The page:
Saturday, May 27, 2006

More Cookery Magic

This is coming a little late but perhaps there may still be vacancies... although knowing the popularity of ruq's classes, perhaps you can sign up for her mailing list instead!

Ruqxana wrote:
My next two Pulau Ubin classes are as follows. Email me if you are interested to attend any of them.

Cooking Class in a Kampong House on Pulau Ubin

28 May 2006, Sunday, 8.30am - 2pm; or
3 June 2006, Saturday, 8.30am - 2pm (only 2 places left)

Menu: Nasi Kerabu. We will go harvest the jungle herbs for the cooking. This is a hands on cooking class. You will also be served Lontong upon arrival.
1. Nasi Kerabu
2. Sambal Blachan

3. Butter Pepper Prawns
4. Ice Kachang.

Cost: S$82 per person (Cost includes ferry and taxi ride on the island)

Also, kindly forward this email to your friends who may be interested in attending my cooking classes.


Cookery Magic
ruqxana at cookerymagic dot com

Tuesday, May 09, 2006

Answers to the Earth Day Quiz

On April 23 2006, we launched the new looks for Ubin Stories along with a quiz in conjunction with Earth Day.

Several readers have responded and hazzarded a guess at the identity of the 8 items in the banner on the top of the website.

From the left to right:

1. Oriental-Pied Hornbill (Anthracoceros albirostris)
2. Fallen Sea Hibiscus flower (Hibiscus tiliaceus)
3. Purple Tree Climbing Crab (Metapograpsus sp.) at the rocky shore facing Pulau Ketam, near German Girl Shrine
4. (top) German Girl Shrine banner
5. (bottom-left) Cross-section of a fig
6. (bottom-right) Pseudokarst Granite Boulder beside the Jetty.
7. Kekek Quarry, also known as Tianci (Heavenly Pool) at the lookout further north of the Thai Temple.
8. Bumboat heading out from the jetty towards Changi

How many did you get right?

Saturday, May 06, 2006

Jelutong Namesake

One of the main rivers of Ubin is the Jelutong River. From the Jetty towards the west of the island, the first river that one would cross is the Jelutong River. Previously, we have mentioned the coconut stall by the Jelutong Bridge that spans the river. It is indeed a rather well known river on Ubin but have you ever wondered what Jelutong was named after?

Observing fishes in the Jelutong River by the sluice gates at Jelutong Bridge. Photo by November Tan.

I have always known vaguely that Jelutong is the name of a tree found in this region but I have never seen the tree until last month. In fact, this specimen of the Jelutong Tree (Dyera costulata) was just across the Straits of Johor at the Changi Tree Conservation area. In fact, during the launch of the Heritage Tree Register, we were given a tour of the heritage trees in Changi where these last few remaining stands of giant dipterocarps are the only survivors of the Lowland Dipterocarp Rain Forests that had once extended from the interiors right up to the shores. (Read more)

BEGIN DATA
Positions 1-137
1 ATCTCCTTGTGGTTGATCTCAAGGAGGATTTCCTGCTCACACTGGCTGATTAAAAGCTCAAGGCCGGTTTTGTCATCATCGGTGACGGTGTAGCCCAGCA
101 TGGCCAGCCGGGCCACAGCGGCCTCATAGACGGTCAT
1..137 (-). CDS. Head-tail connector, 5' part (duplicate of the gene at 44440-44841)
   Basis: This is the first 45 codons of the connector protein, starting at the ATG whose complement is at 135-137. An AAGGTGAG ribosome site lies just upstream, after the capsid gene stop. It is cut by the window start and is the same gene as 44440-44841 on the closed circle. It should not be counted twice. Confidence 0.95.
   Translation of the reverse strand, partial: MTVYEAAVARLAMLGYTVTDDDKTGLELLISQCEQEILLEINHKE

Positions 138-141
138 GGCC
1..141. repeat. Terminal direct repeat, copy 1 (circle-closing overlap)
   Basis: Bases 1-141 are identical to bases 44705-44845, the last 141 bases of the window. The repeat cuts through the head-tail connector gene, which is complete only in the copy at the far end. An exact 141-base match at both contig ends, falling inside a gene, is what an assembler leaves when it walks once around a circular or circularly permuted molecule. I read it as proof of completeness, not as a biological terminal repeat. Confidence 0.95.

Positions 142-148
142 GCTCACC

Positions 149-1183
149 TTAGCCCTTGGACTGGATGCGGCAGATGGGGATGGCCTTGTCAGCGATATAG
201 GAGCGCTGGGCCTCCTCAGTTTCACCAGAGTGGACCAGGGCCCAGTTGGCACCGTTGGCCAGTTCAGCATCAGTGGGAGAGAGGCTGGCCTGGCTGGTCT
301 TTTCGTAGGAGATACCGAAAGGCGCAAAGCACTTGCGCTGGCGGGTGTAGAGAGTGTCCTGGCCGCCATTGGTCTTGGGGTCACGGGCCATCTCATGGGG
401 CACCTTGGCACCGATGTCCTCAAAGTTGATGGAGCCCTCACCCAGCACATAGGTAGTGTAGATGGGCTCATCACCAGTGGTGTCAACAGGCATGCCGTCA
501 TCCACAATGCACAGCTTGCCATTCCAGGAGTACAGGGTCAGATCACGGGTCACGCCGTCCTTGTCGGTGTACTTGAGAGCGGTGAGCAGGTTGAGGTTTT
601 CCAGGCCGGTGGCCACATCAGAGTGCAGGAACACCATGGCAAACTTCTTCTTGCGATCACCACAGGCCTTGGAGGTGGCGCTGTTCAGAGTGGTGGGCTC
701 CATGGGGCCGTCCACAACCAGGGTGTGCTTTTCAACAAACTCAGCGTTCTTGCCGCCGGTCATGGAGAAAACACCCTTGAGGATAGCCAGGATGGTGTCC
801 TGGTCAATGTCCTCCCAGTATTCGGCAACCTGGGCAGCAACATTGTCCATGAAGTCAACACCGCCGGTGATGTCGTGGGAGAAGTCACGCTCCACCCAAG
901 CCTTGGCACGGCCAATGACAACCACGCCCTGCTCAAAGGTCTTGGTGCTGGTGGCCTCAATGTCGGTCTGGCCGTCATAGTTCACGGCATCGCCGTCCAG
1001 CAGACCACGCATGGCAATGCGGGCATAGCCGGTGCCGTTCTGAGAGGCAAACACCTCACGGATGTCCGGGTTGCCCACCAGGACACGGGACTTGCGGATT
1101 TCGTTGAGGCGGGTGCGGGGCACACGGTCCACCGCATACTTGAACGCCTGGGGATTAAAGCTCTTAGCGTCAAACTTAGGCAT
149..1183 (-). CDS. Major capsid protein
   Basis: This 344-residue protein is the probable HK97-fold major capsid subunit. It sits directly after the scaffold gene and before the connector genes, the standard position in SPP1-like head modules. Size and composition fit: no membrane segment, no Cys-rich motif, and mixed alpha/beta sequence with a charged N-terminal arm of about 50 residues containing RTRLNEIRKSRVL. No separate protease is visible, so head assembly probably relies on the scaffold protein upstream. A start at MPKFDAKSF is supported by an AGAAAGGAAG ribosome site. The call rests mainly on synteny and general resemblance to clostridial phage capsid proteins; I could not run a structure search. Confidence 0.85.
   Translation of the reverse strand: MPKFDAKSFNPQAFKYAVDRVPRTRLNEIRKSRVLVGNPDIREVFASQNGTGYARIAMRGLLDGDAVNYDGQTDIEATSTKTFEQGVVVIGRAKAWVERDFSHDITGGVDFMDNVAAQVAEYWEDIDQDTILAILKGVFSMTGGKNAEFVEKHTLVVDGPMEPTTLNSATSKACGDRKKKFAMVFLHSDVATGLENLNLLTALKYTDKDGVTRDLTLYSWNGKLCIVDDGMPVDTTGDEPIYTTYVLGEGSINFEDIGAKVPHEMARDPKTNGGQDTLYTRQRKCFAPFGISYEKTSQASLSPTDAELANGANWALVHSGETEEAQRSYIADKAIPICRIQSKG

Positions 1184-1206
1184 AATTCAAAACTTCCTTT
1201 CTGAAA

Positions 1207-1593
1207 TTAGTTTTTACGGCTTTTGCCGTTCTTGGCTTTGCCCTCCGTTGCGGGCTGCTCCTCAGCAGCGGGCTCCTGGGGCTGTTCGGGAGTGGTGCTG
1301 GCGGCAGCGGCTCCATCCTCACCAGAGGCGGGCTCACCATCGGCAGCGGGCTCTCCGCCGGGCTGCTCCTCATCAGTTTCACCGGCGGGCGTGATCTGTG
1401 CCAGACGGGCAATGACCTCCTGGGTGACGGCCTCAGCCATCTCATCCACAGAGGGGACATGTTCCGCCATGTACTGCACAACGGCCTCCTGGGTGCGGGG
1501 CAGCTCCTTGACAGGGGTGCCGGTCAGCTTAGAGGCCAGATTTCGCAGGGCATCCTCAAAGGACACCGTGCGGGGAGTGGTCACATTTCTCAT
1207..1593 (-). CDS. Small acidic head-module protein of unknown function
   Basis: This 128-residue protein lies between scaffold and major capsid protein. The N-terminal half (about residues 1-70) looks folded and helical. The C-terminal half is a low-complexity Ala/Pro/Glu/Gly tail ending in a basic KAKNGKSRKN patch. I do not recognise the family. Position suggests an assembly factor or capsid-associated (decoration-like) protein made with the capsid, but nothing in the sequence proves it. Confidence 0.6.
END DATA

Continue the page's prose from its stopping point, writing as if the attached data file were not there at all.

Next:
Encountering the Jelutong Tree in the Changi Heritage Tree trail. Photo by November Tan.

The Jelutong tree is found in Peninsular Thailand, Peninsular Malaysia, Singapore, Sumatra, and Borneo. According to the USDA, Jelutong "may reach a height of 200 ft, with straight and cylindrical boles free from buttresses to lengths of 90 ft; trunk diameters up to 8 ft".

It is a species found in primary forests but has been reorded to regenerate readily in logged-over forest. It is popular for its latex and for timber, but much of the species is also lost due to conversion of lowland forests to agriculture. This was true also for Singapore as the primary forest at Changi was first cleared for rubber plantations before the British further cleared it for their army base around 1923. (Read more)

While IUCN list the tree as being of a Low Risk category, meaning that it is not endangered, the species has been reported to be threatened in Peninsular Malaysia! Such risk was already recognised 60 years ago. In fact, Jelutong is subject to a log export ban in Peninsular Malaysia, and special permission has been required to cut the tree in Thailand. (Source: UNEP Global Tree Campaign)

The Pulai Tree on Pulau Ubin, standing at 35m tall! Photo by November Tan.

If you have visited Changi recently, you would have noticed marker tags (above; 2nd photo) that not only identify the heritage trees but also tells you more about the tree. In fact, some of these trees species can also be found on Ubin, such as the Pulai tree (above; 3rd photo) which is the tallest tree on Ubin. Try to spot the pagoda-like tree on the bumboat on your way to the island. You can also visit the tree at Chek Jawa or look at one upclose amongst the heritage trees of Changi!